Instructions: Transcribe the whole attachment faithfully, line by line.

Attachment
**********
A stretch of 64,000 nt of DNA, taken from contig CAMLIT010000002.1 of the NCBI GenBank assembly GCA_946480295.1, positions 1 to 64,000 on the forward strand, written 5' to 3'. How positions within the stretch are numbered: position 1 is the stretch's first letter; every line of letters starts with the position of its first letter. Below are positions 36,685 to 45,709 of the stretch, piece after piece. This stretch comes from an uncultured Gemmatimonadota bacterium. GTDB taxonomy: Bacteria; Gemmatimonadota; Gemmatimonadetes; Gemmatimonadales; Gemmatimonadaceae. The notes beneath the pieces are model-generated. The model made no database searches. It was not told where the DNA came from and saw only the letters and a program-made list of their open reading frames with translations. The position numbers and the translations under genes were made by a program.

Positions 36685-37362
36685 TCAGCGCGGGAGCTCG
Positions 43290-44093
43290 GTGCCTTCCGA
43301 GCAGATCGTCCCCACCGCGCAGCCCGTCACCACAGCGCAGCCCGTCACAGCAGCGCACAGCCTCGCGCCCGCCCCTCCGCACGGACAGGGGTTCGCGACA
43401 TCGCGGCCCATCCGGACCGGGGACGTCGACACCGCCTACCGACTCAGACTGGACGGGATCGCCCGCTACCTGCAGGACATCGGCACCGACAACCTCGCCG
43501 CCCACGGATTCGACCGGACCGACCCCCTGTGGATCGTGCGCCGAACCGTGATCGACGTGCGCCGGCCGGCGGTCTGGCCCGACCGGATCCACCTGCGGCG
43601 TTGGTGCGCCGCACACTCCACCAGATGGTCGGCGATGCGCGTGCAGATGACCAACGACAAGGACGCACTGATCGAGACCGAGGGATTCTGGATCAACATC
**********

A stretch of 64,000 nt of DNA, taken from contig CAMLIT010000002.1 of the NCBI GenBank assembly GCA_946480295.1, positions 1 to 64,000 on the forward strand, written 5' to 3'. How positions within the stretch are numbered: position 1 is the stretch's first letter; every line of letters starts with the position of its first letter. Below are positions 36,685 to 45,709 of the stretch, piece after piece. This stretch comes from an uncultured Gemmatimonadota bacterium. GTDB taxonomy: Bacteria; Gemmatimonadota; Gemmatimonadetes; Gemmatimonadales; Gemmatimonadaceae. The notes beneath the pieces are model-generated. The model made no database searches. It was not told where the DNA came from and saw only the letters and a program-made list of their open reading frames with translations. The position numbers and the translations under genes were made by a program.

Positions 36685-37362
36685 TCAGCGCGGGAGCTCG
Positions 43290-44093
43290 GTGCCTTCCGA
43301 GCAGATCGTCCCCACCGCGCAGCCCGTCACCACAGCGCAGCCCGTCACAGCAGCGCACAGCCTCGCGCCCGCCCCTCCGCACGGACAGGGGTTCGCGACA
43401 TCGCGGCCCATCCGGACCGGGGACGTCGACACCGCCTACCGACTCAGACTGGACGGGATCGCCCGCTACCTGCAGGACATCGGCACCGACAACCTCGCCG
43501 CCCACGGATTCGACCGGACCGACCCCCTGTGGATCGTGCGCCGAACCGTGATCGACGTGCGCCGGCCGGCGGTCTGGCCCGACCGGATCCACCTGCGGCG
43601 TTGGTGCGCCGCACACTCCACCAGATGGTCGGCGATGCGCGTGCAGATGACCAACGACAAGGACGCACTGATCGAGACCGAGGGATTCTGGATCAACATC